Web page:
1: Curr Opin Pharmacol. 2004 Oct;4(5):471-8. 

Glycopeptides in clinical development: pharmacological profile and clinical

Van Bambeke F.

Unite de Pharmacologie Cellulaire et Moleculaire, UCL 7370 Avenue Mounier 73,
1200 Brussels, Belgium. vanbambeke@facm.ucl.ac.be

Vancomycin and teicoplanin are the two glycopeptides currently used in the
clinics for the treatment of multiresistant infections by Gram-positive
organisms. The development of resistance in enterococci and staphylococci has
stimulated the search for new derivatives with improved activity, particularly
against strains resistant to conventional derivatives. Three of these, obtained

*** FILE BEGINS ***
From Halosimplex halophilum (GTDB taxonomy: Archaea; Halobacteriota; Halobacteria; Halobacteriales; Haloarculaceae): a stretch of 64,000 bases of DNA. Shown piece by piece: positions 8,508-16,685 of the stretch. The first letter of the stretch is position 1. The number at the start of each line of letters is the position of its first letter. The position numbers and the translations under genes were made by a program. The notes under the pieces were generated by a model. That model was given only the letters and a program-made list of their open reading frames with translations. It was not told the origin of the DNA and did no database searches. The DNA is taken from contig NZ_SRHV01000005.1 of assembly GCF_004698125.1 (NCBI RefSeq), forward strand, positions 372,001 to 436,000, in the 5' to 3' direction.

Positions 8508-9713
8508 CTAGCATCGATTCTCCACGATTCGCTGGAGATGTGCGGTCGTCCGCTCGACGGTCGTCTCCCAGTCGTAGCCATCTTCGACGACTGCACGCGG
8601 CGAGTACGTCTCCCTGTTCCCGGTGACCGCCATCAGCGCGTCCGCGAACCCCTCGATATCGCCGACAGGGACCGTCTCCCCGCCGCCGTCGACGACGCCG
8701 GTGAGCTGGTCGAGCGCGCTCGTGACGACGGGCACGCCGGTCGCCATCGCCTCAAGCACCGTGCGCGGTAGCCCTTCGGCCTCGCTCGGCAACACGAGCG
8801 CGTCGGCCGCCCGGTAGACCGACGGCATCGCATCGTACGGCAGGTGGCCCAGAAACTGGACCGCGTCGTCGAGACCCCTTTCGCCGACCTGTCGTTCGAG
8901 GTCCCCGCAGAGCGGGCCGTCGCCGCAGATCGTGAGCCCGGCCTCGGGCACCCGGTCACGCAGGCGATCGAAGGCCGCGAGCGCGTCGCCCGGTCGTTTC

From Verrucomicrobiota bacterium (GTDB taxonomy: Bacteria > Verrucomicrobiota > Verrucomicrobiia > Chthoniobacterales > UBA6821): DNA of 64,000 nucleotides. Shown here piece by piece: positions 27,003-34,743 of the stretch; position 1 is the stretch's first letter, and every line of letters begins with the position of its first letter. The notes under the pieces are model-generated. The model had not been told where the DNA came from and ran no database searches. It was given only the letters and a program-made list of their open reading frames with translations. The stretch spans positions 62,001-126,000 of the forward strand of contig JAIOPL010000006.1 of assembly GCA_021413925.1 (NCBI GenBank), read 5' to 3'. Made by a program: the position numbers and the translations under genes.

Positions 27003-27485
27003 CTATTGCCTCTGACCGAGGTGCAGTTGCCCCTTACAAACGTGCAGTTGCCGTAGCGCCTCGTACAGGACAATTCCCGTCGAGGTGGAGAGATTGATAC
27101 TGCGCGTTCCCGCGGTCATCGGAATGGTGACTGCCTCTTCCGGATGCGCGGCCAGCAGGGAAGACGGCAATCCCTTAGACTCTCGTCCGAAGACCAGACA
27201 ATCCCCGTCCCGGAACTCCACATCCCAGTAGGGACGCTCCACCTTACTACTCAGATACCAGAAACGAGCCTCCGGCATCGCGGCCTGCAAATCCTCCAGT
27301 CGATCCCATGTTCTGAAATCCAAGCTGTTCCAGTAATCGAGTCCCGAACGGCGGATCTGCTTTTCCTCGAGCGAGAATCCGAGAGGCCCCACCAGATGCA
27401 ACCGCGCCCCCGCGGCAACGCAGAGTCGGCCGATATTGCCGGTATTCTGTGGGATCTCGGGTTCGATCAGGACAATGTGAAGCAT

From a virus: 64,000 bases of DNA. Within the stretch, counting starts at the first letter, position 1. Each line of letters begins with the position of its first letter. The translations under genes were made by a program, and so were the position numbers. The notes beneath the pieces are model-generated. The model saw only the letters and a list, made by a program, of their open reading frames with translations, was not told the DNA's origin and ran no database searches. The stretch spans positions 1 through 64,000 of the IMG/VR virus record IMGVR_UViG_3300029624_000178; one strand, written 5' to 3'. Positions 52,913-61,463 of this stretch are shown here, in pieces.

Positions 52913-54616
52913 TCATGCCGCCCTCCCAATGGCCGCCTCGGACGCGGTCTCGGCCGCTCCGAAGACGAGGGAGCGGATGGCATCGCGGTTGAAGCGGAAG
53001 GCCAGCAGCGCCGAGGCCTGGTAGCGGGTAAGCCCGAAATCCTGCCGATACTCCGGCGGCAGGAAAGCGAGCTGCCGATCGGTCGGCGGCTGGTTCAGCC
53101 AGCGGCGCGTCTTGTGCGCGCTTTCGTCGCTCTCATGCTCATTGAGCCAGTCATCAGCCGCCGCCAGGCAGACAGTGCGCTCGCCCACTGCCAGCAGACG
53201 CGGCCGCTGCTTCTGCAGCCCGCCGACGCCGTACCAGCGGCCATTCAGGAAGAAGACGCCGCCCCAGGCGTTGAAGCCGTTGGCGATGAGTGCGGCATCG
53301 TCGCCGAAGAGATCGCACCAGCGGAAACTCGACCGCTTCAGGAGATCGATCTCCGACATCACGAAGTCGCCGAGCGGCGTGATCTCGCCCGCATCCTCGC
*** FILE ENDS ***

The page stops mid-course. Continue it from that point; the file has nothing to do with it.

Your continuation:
by hemi-synthesis starting from natural compounds, are now in clinical
development (oritavancin and telavancin, as derivatives of vancomycin; and
dalbavancin, as a derivative of teicoplanin). The presence of a lipophilic tail
on these molecules results in them having a prolonged half-life. It also
modifies their mode of action, conferring to them a concentration-dependent
bactericidal activity. Their spectrum of activity includes
methicillin-susceptible or methicillin-resistant staphylococci,
penicillin-resistant pneumococci and enterococci (including vancomycin-resistant
strains for oritavancin and telavancin). Ongoing clinical studies are evaluating
the efficacy and safety of these molecules for the treatment of complicated skin
and soft tissue infections and bactereamia, in a once-daily (oritavancin,
telavancin) or once-weekly (dalbavancin) scheme of administration. Despite these
remarkable properties, the use of these potent molecules should be restricted to
severe infections by multiresistant organisms to limit the risk of selection of

PMID: 15351351 [PubMed - in process]